There's nothing more awesome than a dragon--except for maybe a dragon in a jetpack. Still not convinced? Then how about a dragon in a jetpack in a board game/real-time strategy/action hybrid with religiously devout skeletons and dwarves wearing gold-rimmed hats?
Maybe that got your attention, then.
Divinity: Dragon Commander is one of two upcoming games from Larian Studios set in the Divinity universe. If you're a longtime PC gamer, then you probably know this series, which started with Divine Divinity in 2002. But Dragon Commander is not a role-playing game, though it does have elements of RPGs. Rather, it is a hybrid game, much of which takes place on an overhead tactical map that gives you an overhead view of the kingdoms you long to control, as well as within your very own command center.
At your base, you engage in dialogue with various advisors and make choices based on their suggestions and attitudes. For instance, you might get an opportunity to divorce your elven bride and marry a dwarven princess instead. Doing so will strengthen your ties with the dwarven faction, but the undead counselor won't be so pleased: by marrying for political reasons, you insult the sanctity of marriage. You can see the results of your decisions on the tactical map. Your decisions could lead to revolts in certain lands, meaning that you would no longer be able to produce units there. In this case, you can be certain to annoy the elves, who will rise up in anger.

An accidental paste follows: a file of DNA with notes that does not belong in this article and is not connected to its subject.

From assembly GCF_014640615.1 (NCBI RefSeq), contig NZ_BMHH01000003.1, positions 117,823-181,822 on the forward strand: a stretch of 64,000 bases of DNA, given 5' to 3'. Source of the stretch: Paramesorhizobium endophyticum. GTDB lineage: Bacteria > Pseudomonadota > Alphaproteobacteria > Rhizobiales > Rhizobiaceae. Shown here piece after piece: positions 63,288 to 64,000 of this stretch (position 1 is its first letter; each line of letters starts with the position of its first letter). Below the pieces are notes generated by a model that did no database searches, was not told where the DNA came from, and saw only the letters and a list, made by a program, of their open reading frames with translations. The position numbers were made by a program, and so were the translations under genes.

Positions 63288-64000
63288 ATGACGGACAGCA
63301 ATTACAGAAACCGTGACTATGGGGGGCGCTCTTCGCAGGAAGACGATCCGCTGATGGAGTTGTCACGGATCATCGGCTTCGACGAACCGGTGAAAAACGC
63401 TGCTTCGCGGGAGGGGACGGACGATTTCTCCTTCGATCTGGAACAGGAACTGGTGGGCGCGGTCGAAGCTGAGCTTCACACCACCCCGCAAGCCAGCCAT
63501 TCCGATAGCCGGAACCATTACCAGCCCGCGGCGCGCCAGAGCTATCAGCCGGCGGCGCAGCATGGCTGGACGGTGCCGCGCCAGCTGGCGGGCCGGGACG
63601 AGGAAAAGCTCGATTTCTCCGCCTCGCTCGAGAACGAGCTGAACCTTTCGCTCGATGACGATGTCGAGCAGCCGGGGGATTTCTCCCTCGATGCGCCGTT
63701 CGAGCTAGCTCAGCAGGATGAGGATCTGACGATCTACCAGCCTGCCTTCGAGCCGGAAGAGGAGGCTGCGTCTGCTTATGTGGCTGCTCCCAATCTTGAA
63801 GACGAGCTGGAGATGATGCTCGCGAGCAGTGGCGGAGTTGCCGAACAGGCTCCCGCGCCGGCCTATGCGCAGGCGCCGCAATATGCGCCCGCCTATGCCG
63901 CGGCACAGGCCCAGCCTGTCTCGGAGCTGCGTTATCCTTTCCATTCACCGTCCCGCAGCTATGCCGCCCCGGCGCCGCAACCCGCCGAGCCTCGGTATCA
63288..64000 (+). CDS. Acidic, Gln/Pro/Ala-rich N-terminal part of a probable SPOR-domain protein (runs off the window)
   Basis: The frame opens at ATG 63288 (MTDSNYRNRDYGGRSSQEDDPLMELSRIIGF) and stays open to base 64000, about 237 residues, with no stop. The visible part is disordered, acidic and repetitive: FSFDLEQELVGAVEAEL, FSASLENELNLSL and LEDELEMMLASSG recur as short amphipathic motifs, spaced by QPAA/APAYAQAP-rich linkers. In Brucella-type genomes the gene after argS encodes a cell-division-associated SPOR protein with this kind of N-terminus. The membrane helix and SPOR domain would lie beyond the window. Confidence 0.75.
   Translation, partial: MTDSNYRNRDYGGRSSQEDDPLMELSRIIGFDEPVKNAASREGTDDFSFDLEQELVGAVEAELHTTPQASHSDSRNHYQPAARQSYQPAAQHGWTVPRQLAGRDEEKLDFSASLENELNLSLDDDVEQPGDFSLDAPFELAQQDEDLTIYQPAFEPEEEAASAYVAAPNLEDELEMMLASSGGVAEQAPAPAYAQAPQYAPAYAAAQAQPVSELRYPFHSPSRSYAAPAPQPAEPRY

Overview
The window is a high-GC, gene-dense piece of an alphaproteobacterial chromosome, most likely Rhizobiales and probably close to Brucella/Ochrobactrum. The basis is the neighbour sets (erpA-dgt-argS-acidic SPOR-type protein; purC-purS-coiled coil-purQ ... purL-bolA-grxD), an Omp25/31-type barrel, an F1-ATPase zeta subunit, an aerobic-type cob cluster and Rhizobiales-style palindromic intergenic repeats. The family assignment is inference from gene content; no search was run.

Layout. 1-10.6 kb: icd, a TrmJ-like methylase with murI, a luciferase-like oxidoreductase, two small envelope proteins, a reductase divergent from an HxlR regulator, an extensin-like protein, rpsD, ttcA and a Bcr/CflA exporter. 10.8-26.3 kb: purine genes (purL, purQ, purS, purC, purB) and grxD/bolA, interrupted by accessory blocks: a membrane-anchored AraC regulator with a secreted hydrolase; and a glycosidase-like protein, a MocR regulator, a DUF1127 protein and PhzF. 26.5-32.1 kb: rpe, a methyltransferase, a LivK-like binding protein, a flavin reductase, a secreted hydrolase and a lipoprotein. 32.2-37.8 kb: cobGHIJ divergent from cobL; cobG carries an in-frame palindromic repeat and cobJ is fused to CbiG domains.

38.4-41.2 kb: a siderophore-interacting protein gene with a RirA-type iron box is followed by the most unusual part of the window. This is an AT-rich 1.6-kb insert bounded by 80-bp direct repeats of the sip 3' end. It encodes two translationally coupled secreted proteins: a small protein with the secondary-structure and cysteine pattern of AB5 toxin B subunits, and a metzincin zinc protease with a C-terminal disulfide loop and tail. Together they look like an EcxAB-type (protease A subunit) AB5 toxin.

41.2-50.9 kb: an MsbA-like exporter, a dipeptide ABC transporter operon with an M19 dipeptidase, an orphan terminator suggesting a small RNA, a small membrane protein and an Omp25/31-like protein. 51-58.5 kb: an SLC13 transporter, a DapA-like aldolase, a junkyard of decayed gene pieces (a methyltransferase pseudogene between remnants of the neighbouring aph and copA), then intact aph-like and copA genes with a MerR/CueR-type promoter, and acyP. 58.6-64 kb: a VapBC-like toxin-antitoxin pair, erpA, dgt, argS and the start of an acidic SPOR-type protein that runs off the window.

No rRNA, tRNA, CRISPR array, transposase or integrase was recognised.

Once you enter battle, your choices boil down to this: what is the best way to crush my enemy? This is where the RTS game comes into play. As in most similar games, you build structures to support your army and send units into battle, in this case floating artillery bases, imposing airships, and other fantastical steampunk offenses that you send soaring through the sky from your floating island base. What makes Dragon Commander different is that you can enter battle as a fire-breathing dragon (you yourself are a dragon knight) and spew flames at the foes that dare challenge your superiority. Your wings might give you speed and lift, but when you need an extra boost, you can activate your jetpack and go flying through the air at high velocity. That jetpack also allows you to slow down time and evade incoming bullets.
Such battles occur in both single-player and multiplayer modes. In either case, Dragon Commander's colorful, tech-meets-magic visuals are striking at this early stage. Character designs in particular show lots of little touches, from the fox skin wrapped around a dwarf's neck, to the way a princess's dress strap falls daintily from her shoulder. Meanwhile, the jagged ears of your imp counselor looks as if they could cut through tin. Battles themselves light up the screen with dazzling blue plasma fire and giant explosions. It all looks so pretty.